Hugging the Hurricane: Creativity Begins When Fear is Baptized by Flow

“You don’t conquer the anxiety about dying, you meet it with courage.” ~ Paul Tillich

Art is, first and foremost, a mortal’s response to the anxiety of mortality; and, secondly, an artist’s response to the anxiety of banality. It’s a transient self-expression despite impermanence. It’s a defiant beginning despite all things ending. Art wrestles vicissitudes into verisimilitude. It creatively captures Time, for a time, before Time is lost.

But the creative states that to produce such art is difficult to come by. They are diamonds in the rough at best and nonexistent at worst. As with all things, we can become better at achieving such states through practice.

After which, either more diamonds become apparent in the rough or more diamonds are being created from the pressure of practice. Either way, practice is a virtue. But unlike with most things, this type of practice requires a higher dose of a vitally important ingredient: courage.

Leap into fear

“Be regular and orderly in your life, so that you may be violent and original in your work.” ~ Gustave Flaubert

Hugging the hurricane is a metaphor for creative courage. It’s an imaginative slice of legerdemind (sleight of mind) that launches us out of our carefully constructed comfort zone. It provides vivid imagery for the would-be artist to ponder. Indeed, hugging the hurricane is a leap into fear itself.

What is courage without fear? Nothing. When you think about it, without some element of fear to overcome, courage is irrelevant. It’s not courageous to simply cross the road, but if you’re genuinely afraid of crossing the road and then you do it anyway, that’s courageous.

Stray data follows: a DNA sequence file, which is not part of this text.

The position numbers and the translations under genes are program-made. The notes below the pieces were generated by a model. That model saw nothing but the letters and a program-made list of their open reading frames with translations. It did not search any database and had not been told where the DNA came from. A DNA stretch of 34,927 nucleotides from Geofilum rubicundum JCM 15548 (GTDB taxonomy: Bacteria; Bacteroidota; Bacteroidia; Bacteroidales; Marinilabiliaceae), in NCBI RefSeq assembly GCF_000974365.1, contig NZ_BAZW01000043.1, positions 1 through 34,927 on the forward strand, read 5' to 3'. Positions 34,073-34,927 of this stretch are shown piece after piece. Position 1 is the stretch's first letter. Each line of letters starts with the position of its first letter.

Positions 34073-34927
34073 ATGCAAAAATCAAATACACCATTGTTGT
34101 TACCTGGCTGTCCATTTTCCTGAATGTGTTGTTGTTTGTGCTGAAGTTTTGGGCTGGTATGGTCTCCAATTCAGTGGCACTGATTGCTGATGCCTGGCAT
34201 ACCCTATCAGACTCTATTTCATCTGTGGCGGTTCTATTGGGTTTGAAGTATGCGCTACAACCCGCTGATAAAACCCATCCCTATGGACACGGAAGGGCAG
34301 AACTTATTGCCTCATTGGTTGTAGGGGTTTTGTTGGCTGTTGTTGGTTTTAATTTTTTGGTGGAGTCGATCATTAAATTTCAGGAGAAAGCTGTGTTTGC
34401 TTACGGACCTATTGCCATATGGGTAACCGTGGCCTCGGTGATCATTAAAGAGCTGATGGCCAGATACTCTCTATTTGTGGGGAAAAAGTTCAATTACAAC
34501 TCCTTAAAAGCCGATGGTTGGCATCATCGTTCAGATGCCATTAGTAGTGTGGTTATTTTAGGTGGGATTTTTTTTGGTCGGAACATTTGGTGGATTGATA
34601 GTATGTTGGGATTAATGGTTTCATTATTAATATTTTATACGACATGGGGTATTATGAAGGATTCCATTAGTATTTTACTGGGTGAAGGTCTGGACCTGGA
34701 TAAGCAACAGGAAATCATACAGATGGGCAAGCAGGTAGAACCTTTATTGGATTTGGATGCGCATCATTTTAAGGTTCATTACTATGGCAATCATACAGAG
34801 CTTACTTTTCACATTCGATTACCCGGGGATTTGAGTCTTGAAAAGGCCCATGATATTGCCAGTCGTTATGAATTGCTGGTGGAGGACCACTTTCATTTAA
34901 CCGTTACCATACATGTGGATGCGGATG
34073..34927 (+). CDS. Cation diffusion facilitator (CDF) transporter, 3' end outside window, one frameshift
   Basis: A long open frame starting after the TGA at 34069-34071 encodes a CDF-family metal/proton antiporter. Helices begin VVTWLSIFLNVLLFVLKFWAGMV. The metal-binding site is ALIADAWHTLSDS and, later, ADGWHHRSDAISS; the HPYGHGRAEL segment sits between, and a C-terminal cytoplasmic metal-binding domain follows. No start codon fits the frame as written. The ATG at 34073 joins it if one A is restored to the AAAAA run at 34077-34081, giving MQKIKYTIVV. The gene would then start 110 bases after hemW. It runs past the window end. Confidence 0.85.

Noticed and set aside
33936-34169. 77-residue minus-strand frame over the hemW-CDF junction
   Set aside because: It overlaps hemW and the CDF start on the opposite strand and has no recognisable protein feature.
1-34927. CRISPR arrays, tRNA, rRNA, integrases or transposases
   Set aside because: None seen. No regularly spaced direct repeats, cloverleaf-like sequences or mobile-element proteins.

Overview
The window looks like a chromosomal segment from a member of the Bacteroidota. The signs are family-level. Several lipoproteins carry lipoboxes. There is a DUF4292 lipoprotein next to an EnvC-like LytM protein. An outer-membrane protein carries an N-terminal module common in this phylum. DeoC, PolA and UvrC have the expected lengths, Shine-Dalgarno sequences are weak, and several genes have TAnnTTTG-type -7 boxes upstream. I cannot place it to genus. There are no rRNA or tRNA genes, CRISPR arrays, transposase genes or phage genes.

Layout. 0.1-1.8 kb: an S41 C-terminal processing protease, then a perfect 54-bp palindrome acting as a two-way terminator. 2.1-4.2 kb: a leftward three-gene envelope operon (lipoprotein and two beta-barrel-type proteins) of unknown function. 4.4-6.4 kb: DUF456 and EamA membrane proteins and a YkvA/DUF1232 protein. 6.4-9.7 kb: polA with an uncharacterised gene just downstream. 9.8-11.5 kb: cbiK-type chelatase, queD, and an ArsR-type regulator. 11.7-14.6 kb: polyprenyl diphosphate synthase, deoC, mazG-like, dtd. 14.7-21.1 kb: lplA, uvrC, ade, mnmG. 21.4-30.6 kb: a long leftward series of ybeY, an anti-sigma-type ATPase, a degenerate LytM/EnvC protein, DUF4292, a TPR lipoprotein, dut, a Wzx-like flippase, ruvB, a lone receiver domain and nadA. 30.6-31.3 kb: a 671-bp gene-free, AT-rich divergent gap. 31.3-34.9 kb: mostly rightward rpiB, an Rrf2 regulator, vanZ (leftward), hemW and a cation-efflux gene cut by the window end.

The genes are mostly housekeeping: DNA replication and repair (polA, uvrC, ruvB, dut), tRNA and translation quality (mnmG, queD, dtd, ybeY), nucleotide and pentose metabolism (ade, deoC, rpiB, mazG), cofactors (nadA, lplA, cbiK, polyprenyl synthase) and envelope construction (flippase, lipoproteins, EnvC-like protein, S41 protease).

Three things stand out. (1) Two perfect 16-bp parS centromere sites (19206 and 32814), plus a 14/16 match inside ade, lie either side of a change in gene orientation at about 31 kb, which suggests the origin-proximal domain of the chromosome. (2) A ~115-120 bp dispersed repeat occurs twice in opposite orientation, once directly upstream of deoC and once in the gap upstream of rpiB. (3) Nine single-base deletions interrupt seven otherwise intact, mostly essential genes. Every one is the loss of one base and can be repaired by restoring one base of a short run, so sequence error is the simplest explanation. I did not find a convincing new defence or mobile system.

Courage is only a meaningful concept when we proceed with an action or thought despite fear. The adage, “Be afraid, but then do it anyway,” comes to mind. And yet the comfort zone is so nice and warm. It’s snug, safe, and secure. There’s no fear there. Wounds are easily healed and there are medicines galore.

But the vital medicines of adventure and creativity are difficult to come by within comfort zones. We need some sort of agitation. Some challenge. Something to discombobulate our settled mind. There’s got to be some kind of threshold to overcome. As Farah Gray said, “Comfort is the enemy of achievement.”

So, there must be a leap of courage. Even if there isn’t a physical attempt at stretching our comfort zone, there’s at least got to be a mental attempt, or an imaginative coup.

As Rebecca Goldstein said in Plato at the Googleplex, “There is a kind of quiet violence in philosophy’s work. Philosophical thinking that doesn’t do violence to one’s settled mind is no philosophical thinking at all.”

And so it also goes with the kind of thinking it takes to stretch our creative comfort zone. Hugging the hurricane is that violence. It’s teeth and splinters and blitzkrieg and angry winds. It’s a tempting of the tempest, meant to uproot souls and rip up fenced-in foundations.